“Paper” disposable surgical masks are toxic for our bodies and our planet and they are not better than cotton masks
Most people don’t think twice putting on “paper” (disposable medical) masks, but they should. Scientists have found traces of lead, antimony and cadmium - all heavy metals which can be toxic in low doses in “paper” surgical masks. (1) Do you want these toxins on your skin and breathed into your lungs?
Scientists at Swansea University (United Kingdom) found that heavy metals and plastic fibers were released when throwaway masks were submerged in water (1). They said the levels found were in the range of parts per million or parts per billion. Given the long hours we wear our masks, and that our masks get damp with our breaths, we are inhaling these toxic vapors. Over the many hours that we wear our masks, the amount of toxins we breathe in become significant.
Furthermore, “Paper” or surgical masks are everywhere – not only on most people’s faces, they are in the parking lots, on the sidewalks, on the beaches, in the oceans. The heartbreaking truth about this is that what people think is “paper” is actually non-recyclable plastic –polypropylene and polyester, and full of toxins.
The plastic in face masks takes centuries or decades to disintegrate, fragmented into tiny pieces of plastic. A single facemask can release as many as 173,000 microfibers per day into the seas, according to a study in Environmental Advances. Surgical masks are not recyclable in most municipal systems and are considered medical waste. Not only that, they release toxins into our oceans, our marine life, and eventually, into our diets through our consumption of seafood! By not paying attention to the consumption of disposable masks and their impact on the environment, we are the ones who end up suffering.
Scientists from 40 studies document that 129 billion disposable masks are used per month in the world, meaning 3 million masks used per minute. Asia is estimated to throw away 1.8 billion facemasks daily. This leads to very worrisome levels of pollution for our oceans – in non-degradable plastic and in toxins.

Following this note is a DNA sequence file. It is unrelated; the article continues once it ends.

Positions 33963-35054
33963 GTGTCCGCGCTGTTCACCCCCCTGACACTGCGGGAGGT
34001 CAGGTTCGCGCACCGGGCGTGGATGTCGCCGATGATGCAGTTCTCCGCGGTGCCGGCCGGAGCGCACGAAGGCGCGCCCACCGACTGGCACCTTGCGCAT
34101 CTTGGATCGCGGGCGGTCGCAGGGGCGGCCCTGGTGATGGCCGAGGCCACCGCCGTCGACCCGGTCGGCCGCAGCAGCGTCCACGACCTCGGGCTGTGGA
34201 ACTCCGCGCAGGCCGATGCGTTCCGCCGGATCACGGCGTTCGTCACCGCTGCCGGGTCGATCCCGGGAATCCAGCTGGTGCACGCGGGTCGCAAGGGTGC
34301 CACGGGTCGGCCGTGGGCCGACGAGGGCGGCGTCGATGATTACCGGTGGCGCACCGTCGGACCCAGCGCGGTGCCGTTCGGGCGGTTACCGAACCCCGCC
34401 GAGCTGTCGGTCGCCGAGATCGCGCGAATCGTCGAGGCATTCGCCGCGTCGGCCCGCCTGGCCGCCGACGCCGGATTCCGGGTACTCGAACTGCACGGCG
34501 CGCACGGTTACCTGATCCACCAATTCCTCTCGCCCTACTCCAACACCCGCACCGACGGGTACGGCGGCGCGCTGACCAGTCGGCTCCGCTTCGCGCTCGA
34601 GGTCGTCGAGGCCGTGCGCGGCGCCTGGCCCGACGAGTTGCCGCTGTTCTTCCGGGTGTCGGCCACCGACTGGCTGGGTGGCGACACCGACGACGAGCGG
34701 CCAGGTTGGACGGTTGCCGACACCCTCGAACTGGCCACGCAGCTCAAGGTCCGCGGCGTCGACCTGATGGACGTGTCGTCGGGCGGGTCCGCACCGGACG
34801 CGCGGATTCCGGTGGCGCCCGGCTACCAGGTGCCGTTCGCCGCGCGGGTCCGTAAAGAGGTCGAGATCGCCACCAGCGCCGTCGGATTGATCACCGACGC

Birds have been observed to build nests with surgical masks and others have gotten entangled and died from them. The actual effects of the toxins in the oceans will take some time to understand, but we can imagine that huge amounts of toxins in the oceans and marine life will end up in our plates and in our bodies eventually.
Moreover, disposable “Paper” masks do not filter better then cotton masks under real-life conditions. Under humid conditions, 2-layer 100% cotton masks filter better than ”paper” disposable surgical masks, as reported by the Washington Post, the Smithsonian Institute, and NIST (3). Most other tests claiming that surgical masks filter better than cloth masks where either run under dry conditions (unrealistic since our breaths are humid), or as in a Bangladeshi study, used a cloth mask of inferior quality (cotton-poly blend instead of 100% cotton). Under humid real-life conditions, the Smithsonian and NIST study found that cotton-poly blend masks performed worse than “paper” disposable surgical masks, unlike 2-layer 100% cotton masks. Under real-life 30% humidity conditions, 2-layer 100% cotton masks filter surprisingly better than disposable surgical masks because cotton fibers expand under humidity.
There are no good reasons why anybody would choose a “paper” surgical mask over a 2-layer 100% cotton mask that is designed to be more breathable and comfortable like SmitMask (www.smitmask.com). “Paper” disposable masks are toxic to our health and to the environment, they are uncomfortable (skin irritations, uncomfortable fit, eyeglass fog, smell bad) whereas a good 2-layer 100% cotton mask ergonomically designed for comfort like SmitMask is better for the environment, for our planet, much more comfortable (more breathable, no skin irritations, no eyeglass fog, no sliding around and constant need for adjustment, anti-odor), does not ingest toxins into our lungs, and more economical in the long run. The choice is clear – SmitMask is a much better choice than disposable “paper” surgical masks.
(1) May 4, 2021, British Broadcasting Corporation, “Covid: Disposable masks pose pollutants risk, study finds”
(2) April 14, 2021, National Geographic, ”How to stop discarded face masks from polluting the planet”
(3) Mar 29, 2021, Washington Post: 2-layer 100% Cotton Masks better than Surgical Masks in Real-World conditions "What's Inside All Those Masks?" (citing report from National Institute of Standards and Technology and the Smithsonian’s Museum Conservation Institute)